Debunking The Top Thanksgiving Myths

During research for the The Myths of Innovation I read many history books, particularly ones exploring popular falsehoods about the past. Books like Don’t Know Much About History, provided guidance on how to tell true stories in the face of popular falsehoods.

With the big U.S. Holiday of Thanksgiving coming, here’s some fodder for fun dinner conversation, as when pleasant myths collide with the real history surprises are sure to happen:

  • The success of the Mayflower settlement depended more on smallpox than the Pilgrims. Years before the Mayflower landed, Europeans had already brought smallpox to America, killing most of the indigenous population (An event the Pilgrims called “an act of god”). This made the early settlements far easier to construct (reusing areas already developed), and forced the remaining natives (most notably Squanto) to consider cooperation with settlers, teaching them many survival skills. The Pilgrims stole corn and other supplies from natives during their first year. They were desperate and struggling.
  • From the Native American perspective, Pilgrims were invaders. They say history is written by the victors, but no matter who writes it, it’s always a matter of perspective and often important ones are ignored when it’s convenient. The heart of the Thanksgiving Myth imagines an existing civilization kindly inviting a new nation of white people to come and “settle lands” they already occupied. And the story is detached from the century long genocide that would follow as  America continually broke treaties and willfully took land.
  • Half of the Pilgrims died in the first 5 months. They were untrained, unprepared, did not know how to farm or hunt in America, and chose a difficult location for their first settlement (they wandered off course crossing the Atlantic). By the time of the first thanksgiving those still alive were happy not to be dead – the fact that they had food to eat was more than worthy of celebration.
  • The Pilgrims did not eat turkey, mashed potatoes or pecan pie. Thanksgiving was not an official U.S. holiday until the 1860s, and we are celebrating the eating habits of people from the 1860s, not the 1600s. It’d be more accurate to eat venison than turkey. It’s not documented what was eaten on the first Thanksgiving, though it’s pretty certain they ate their meal with their hands. It’s likely only cranberries that were native food at the time.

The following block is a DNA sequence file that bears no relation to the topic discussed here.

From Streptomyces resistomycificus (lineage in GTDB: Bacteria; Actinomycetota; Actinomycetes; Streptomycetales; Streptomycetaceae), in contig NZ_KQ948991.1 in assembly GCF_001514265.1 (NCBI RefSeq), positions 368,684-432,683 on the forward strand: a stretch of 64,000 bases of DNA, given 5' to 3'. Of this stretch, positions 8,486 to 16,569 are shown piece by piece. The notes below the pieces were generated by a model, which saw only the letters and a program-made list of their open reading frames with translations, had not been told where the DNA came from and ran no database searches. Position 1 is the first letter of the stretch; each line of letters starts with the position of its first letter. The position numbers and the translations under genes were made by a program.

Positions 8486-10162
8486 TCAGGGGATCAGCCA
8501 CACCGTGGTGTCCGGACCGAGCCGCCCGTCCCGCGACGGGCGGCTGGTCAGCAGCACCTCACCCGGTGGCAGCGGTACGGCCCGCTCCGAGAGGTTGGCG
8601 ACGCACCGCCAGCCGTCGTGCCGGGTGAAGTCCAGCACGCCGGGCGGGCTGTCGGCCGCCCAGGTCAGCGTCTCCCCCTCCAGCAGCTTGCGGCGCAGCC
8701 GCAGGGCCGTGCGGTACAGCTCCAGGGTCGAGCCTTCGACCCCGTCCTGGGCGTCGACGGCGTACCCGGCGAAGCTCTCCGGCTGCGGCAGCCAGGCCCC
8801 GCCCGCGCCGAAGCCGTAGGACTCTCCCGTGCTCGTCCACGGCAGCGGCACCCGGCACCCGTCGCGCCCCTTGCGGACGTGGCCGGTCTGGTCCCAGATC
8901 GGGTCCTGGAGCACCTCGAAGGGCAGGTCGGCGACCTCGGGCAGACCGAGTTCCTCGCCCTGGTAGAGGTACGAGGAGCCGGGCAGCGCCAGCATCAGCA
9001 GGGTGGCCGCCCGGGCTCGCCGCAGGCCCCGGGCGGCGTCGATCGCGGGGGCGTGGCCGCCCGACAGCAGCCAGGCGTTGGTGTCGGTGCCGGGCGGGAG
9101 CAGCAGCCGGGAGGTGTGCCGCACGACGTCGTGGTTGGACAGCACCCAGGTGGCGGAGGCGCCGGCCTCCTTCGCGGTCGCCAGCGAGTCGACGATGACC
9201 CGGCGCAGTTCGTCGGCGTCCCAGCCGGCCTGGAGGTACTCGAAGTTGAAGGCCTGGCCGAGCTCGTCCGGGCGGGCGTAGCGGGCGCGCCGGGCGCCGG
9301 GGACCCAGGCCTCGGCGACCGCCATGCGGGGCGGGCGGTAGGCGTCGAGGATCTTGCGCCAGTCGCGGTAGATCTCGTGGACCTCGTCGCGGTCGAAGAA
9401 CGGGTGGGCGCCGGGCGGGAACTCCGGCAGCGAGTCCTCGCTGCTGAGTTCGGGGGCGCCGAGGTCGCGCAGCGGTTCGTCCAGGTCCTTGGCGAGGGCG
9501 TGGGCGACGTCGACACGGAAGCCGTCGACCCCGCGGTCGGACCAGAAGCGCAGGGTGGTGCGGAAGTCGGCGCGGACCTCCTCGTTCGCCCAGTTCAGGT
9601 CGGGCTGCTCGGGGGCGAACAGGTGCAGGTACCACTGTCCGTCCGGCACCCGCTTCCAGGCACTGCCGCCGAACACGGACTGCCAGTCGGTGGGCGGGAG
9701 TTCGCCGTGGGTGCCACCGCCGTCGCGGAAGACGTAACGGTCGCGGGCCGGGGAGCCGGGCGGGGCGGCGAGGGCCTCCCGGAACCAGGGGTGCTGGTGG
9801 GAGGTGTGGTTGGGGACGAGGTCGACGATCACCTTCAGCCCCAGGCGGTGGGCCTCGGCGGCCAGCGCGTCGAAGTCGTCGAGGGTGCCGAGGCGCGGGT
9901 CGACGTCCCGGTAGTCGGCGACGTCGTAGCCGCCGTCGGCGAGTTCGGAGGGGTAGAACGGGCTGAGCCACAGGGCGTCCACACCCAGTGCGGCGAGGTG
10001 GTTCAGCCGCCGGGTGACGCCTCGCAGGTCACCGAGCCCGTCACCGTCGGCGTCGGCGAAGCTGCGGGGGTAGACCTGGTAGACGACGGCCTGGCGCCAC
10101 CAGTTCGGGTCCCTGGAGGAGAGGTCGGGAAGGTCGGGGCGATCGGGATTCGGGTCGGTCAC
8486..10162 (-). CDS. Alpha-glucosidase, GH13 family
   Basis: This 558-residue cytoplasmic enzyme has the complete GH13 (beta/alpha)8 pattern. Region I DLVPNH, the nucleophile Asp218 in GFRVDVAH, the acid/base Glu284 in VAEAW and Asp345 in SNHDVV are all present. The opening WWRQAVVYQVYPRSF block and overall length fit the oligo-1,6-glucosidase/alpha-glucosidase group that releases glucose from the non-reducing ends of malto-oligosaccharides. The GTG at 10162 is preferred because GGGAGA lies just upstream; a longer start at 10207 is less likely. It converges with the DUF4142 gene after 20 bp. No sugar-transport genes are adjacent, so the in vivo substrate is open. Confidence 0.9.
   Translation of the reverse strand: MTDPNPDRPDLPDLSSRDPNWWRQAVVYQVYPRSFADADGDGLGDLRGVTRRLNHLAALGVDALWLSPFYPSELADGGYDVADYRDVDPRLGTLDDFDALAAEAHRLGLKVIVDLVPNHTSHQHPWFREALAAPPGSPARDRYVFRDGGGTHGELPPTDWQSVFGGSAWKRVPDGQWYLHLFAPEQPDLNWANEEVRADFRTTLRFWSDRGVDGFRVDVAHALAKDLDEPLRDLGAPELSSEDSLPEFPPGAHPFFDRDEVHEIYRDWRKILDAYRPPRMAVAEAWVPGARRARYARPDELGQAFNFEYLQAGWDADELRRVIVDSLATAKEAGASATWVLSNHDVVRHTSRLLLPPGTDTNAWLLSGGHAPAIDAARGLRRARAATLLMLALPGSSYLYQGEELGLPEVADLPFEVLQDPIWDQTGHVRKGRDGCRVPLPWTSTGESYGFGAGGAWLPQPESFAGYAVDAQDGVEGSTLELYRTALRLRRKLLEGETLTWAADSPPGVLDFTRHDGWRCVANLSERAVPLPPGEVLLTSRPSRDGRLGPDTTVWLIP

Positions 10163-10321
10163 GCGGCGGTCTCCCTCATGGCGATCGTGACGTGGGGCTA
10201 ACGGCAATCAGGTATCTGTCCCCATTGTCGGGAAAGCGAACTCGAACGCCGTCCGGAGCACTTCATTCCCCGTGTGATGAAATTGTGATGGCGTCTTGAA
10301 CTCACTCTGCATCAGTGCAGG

• Thanksgiving is an ancient native concept, not Pilgrim or American. As you’d imagine, the folks who actually knew how to work with the land, the natives, had their own set of customs for giving thanks back to nature: some tribes had 6 festivals every year dedicated to giving thanks, only one of which we know as Thanksgiving. The spirit of today’s holiday is wonderful: be thankful. But we forget how much of holiday, and the fate of the Pilgrims, depends on previous cultures and customs.
  • The Pilgrims were not Puritans. Both groups were radicals who wanted to escape persecution in England. But the Pilgrims were more egalitarian and tolerant – they had non-believers on the Mayflower, and even more in their settlement (they came over later). The Puritans wanted reform, but wanted the Church to change to reflect their views (whereas the Pilgrims abandoned the Church entirely). The Pilgrims were on the Mayflower, but the Puritans didn’t arrive in America until several decades later.
  • The Indians and Pilgrims did not get along very well. Around the time of the first thanksgiving, The Plymouth settlement was converted into a fort, hardly an act of thanks, nor giving. As you’d imagine, the relationship between these two groups was complex, with different skirmishes and crimes by factions on both sides. While there were times of peace, tension grew over the years and led to King Phillip’s war, the end of any pretense of peace, a few decades later.

There certainly are some things to celebrate in the true story: the leadership and struggles of the settlement, some of the motivations of the Pilgrims themselves, and the acts of peace by parties on both sides, but these aren’t in the mythologized version most American’s know.


[Minor updates: 11/26/2020]

12 Responses to “Debunking The Top Thanksgiving Myths”

  1. chickenrecipes

    Very interesting article, it’s always funny to see all these myths that have been carried over generations. I loved the part where you say they ate their meal with their hands.
    No turkey, no pecan pie, no mashed potatoes, ohhh what they missed :)

  2. Christian Sauer

    You have “The Puritans wanted reform, but wanted the Church to change to reflect their views (whereas the Puritans abandoned the Church entirely).” I think the 2nd Puritans should be Pilgrims.

  3. Scott (admin)

    Good catch Christian – my mistake is further proof of how confusing this can be.

  4. Jason Crawford

    Maybe the biggest myth is that the Pilgrims were the ones who held the first Thanksgiving. Actually, it was held on the Berkeley Plantation in VA, on Dec 4, 1919–over a year before the Pilgrims hit Plymouth Rock. (Berkeley was just upstream from Jamestown–the first permanent English settlement in America, having been established in 1607, 13 years before the Pilgrims.)

  5. jmstettner